By now we’ve covered just about everything in the app, but the one thing that I
didn’t show is how we actually handle hard deletes for when we really want a
record to be removed from the database for good. That’s defined in a new
function that we added to the
The great thing about this method of handling soft delete is it minimally affects how Ecto works, and you can see that by looking at that Repo. It’s totally normal with the exception of that one additional function, and that function itself is fairly normal as well.
What’s going on in
hard_delete/1 is we have an
Ecto.Multi operation, and the
first thing we do is to disable the Postgres trigger that we set to do soft
deletes for us. Once that’s disabled, we actually delete the record as we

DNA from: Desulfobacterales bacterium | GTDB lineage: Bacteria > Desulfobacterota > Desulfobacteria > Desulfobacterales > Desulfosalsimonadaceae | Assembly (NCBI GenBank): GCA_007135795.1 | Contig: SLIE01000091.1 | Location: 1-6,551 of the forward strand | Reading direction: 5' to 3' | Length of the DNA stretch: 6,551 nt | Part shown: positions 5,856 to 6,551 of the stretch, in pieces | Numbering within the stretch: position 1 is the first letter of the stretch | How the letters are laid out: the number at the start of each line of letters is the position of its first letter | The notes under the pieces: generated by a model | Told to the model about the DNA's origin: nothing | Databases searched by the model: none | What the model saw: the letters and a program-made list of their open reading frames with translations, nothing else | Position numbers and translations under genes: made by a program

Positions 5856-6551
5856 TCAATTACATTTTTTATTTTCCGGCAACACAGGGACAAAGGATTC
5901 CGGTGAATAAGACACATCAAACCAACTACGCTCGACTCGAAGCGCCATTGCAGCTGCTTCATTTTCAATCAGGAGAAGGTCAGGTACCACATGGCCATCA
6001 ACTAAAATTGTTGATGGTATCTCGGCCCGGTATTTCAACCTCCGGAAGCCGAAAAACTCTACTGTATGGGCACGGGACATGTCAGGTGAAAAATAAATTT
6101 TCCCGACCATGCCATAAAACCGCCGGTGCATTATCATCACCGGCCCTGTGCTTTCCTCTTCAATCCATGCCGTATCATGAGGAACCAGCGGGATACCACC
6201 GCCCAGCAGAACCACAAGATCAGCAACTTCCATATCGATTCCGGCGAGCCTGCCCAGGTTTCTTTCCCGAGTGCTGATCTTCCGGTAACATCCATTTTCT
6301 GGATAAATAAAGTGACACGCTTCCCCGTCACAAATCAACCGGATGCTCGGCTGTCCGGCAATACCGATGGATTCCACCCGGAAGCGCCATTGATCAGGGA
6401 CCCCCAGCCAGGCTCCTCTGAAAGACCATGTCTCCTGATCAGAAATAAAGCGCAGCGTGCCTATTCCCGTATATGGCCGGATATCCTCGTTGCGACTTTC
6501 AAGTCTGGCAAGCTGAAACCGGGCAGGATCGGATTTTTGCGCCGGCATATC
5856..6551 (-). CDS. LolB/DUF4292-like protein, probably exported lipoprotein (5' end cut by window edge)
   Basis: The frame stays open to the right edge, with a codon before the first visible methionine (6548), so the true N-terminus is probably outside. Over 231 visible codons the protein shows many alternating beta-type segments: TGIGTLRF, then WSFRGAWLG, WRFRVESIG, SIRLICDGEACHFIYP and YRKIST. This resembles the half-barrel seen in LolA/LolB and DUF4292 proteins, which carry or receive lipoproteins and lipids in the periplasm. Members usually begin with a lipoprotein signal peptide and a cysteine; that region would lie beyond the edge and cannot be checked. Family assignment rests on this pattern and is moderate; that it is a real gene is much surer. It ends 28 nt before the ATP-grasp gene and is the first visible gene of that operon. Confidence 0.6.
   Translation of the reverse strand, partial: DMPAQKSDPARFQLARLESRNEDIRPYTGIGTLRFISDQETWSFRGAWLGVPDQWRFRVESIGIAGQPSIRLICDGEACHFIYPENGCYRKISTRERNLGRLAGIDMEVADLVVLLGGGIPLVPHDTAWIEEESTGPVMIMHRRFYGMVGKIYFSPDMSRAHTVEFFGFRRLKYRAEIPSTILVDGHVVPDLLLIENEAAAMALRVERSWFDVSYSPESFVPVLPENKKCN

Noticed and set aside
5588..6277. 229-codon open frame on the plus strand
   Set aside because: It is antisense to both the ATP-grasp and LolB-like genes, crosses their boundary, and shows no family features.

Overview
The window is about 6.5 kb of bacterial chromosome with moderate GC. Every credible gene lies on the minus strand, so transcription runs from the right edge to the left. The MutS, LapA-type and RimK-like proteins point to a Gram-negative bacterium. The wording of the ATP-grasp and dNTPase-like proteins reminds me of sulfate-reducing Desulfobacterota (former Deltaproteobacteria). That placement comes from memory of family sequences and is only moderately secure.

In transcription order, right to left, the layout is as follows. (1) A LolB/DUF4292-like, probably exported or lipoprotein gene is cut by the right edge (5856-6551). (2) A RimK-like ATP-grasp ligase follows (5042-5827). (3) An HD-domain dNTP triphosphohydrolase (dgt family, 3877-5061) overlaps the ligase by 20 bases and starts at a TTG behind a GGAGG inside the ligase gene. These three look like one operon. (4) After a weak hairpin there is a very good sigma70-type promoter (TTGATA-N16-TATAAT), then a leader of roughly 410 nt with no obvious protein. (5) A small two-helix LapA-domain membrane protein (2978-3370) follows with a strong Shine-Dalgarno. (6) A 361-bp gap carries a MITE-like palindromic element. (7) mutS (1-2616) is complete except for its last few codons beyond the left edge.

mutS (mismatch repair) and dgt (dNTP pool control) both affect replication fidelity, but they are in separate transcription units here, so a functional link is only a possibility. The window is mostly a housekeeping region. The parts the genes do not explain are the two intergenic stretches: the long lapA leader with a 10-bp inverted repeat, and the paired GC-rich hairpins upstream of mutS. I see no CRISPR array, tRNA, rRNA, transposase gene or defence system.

normally would, and once that’s done we re-enable the trigger again so we go
back to defaulting all delete operations to be soft deletes. And yes, this
disabling of the trigger is local to the transaction that the
Multi is run in,
so you don’t need to worry about messing with a form of global state there and
accidentally deleting records you meant to soft delete because of a race
So, that’s it! Not too scary, right? It’s a great soft delete implementation that you barely see any evidence of in your actual application, works 100% with all normal Ecto behavior, and doesn’t require much in the way of hacky SQL to make work.
Yes, there are performance tradeoffs here, but that’s just the nature of the beast with soft deletes. If performance becomes an issue for you there are many ways you can refine this to make it faster, but this shouldn’t add more than a millisecond or two to most operations.